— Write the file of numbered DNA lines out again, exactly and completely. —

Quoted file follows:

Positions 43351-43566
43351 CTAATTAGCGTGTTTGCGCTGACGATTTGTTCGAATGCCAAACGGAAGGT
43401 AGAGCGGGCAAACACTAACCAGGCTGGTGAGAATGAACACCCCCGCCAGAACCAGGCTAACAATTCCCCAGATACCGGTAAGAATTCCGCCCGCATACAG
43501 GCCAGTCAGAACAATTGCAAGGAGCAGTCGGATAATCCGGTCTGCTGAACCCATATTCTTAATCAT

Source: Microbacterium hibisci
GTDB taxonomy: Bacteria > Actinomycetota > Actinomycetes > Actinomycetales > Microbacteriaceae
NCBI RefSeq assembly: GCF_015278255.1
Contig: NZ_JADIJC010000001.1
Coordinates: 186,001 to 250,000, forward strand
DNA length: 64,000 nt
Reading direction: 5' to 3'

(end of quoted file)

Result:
Positions 43351-43566
43351 CTAATTAGCGTGTTTGCGCTGACGATTTGTTCGAATGCCAAACGGAAGGT
43401 AGAGCGGGCAAACACTAACCAGGCTGGTGAGAATGAACACCCCCGCCAGAACCAGGCTAACAATTCCCCAGATACCGGTAAGAATTCCGCCCGCATACAG
43501 GCCAGTCAGAACAATTGCAAGGAGCAGTCGGATAATCCGGTCTGCTGAACCCATATTCTTAATCAT

Source: Microbacterium hibisci
GTDB taxonomy: Bacteria > Actinomycetota > Actinomycetes > Actinomycetales > Microbacteriaceae
NCBI RefSeq assembly: GCF_015278255.1
Contig: NZ_JADIJC010000001.1
Coordinates: 186,001 to 250,000, forward strand
DNA length: 64,000 nt
Reading direction: 5' to 3'